How to avoid getting snared in financial fraud

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[Miami Beach, Fla.] Rebecca Meiklejohn, a Justice Department trial attorney who sent six executives to prison in the Grey/Color Wheel bid-rigging scandal, riveted marketers last week with tales of advertising-procurement fraud.

Speaking at the Association of National Advertisers' Advertising Financial Management Conference, Ms. Meiklejohn encouraged marketers to ensure systems are in place to provide protections so they aren't the next victim.

Procurement fraud involving advertising production is a recurring problem with numerous victims among marketers big and small. Ms. Meiklejohn took an interest in the topic in 1992, when a Philip Morris USA attorney called to say the marketer had uncovered kickbacks involving point-of-purchase suppliers.

Since then, she has investigated cases involving victims across the liquor industry, in pharma (Pfizer, Merck) and in other industries. (She wasn't involved in the recent case involving Ogilvy & Mather employees and the government's anti-drug account.)

The Grey Worldwide case involved kickbacks and bid-rigging on work for Procter & Gamble Co. and Brown & Williamson Tobacco Corp. Grey cooperated in the investigation, which sent former Grey Exec VP Mitch Mosallem and five others to prison starting in 2002 and 2003.

"I'm not here to slam Grey, but Mr. Mosallem had a reputation as a huge taker," said Ms. Meiklejohn. Asked whether P&G and B&W should have severed ties with Grey after the fraud, she suggested someone in the back of the room might better respond: Grey Global Group Senior VP Mark Gaston, a conference attendee whom she had interviewed in the investigation.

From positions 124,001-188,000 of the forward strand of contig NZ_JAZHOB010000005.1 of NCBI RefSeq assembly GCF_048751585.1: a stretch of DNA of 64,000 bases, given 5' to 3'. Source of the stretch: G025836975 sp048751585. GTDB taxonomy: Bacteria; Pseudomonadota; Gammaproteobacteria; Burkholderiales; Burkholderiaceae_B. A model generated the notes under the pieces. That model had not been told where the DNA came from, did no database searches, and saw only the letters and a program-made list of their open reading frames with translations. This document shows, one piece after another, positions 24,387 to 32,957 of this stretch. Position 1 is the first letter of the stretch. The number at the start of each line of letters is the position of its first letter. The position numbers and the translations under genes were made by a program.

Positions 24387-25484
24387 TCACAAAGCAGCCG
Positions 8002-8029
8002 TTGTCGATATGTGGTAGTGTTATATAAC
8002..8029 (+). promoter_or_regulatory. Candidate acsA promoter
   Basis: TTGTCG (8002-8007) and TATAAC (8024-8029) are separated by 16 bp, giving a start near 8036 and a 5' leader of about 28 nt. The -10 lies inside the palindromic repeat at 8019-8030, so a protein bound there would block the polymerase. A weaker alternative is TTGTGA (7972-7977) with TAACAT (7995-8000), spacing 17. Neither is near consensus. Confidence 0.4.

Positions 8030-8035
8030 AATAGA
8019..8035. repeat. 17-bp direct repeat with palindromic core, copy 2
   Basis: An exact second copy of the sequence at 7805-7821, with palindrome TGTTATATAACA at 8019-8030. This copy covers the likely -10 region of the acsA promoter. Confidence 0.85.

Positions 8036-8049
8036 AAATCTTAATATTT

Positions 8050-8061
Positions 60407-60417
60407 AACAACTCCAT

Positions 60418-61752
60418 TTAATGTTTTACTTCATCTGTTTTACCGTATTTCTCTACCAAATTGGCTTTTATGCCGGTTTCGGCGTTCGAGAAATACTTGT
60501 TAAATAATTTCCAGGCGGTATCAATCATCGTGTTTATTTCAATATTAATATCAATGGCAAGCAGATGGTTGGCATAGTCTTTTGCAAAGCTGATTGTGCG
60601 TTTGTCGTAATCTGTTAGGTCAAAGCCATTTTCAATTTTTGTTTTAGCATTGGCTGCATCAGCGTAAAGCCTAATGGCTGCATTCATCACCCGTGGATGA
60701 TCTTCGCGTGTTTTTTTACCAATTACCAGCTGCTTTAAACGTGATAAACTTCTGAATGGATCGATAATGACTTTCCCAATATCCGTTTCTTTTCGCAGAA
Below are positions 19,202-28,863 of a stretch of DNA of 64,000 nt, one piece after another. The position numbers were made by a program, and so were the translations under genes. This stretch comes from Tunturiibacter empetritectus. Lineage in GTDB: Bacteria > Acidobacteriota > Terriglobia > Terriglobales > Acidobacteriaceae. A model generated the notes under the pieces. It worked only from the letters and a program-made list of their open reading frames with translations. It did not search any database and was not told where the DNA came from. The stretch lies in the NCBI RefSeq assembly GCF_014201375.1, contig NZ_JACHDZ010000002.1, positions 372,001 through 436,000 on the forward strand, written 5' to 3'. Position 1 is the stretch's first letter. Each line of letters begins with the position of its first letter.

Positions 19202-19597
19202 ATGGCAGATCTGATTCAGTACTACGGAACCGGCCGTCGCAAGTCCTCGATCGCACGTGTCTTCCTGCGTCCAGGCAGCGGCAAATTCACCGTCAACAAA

Mr. Gaston leapt to Grey's defense, saying both clients were smart to stay with the agency because the corruption was an isolated issue. "It was a body or two bodies in a company [with] 10,000 employees," he said.

Ms. Meiklejohn stressed the need for advertisers to require competitive bidding, though that won't necessarily prevent fraud. In the Grey case, she noted the agency had procured competitive bids as required by B&W-but the bids were "all fakes."


Bid files "may provide the only useful paper trail" if fraud does occur, she said. The clues often are remarkably simple-such as faxes with date stamps sliced off. "This is the kind of thing that you look for-arts and crafts," she said.

She encouraged advertisers to make sure that both marketer and agency enforce solid conflict of interest policies (such as a prohibition on accepting gratuities from suppliers) and that advertiser and agency separate authority for awarding contracts and approving invoices.

Ms. Meiklejohn, an attorney in the New York office of the Justice Department's antitrust division since 1975, encouraged companies-and tipsters-to inform the division about procurement fraud.

Simple rules

Four tips to avoid procurement fraud

1. Require competitive bidding. Bids may be the only useful paper trail in the case of fraud.

2. Beware "arts and crafts," such as faxes with date stamps sliced off.

3. Enforce solid conflict-of-interest policies (such as a prohibition on accepting gratuities from suppliers) on the part of both marketer and agency.

4. Separate authority for awarding contracts and approving invoices.

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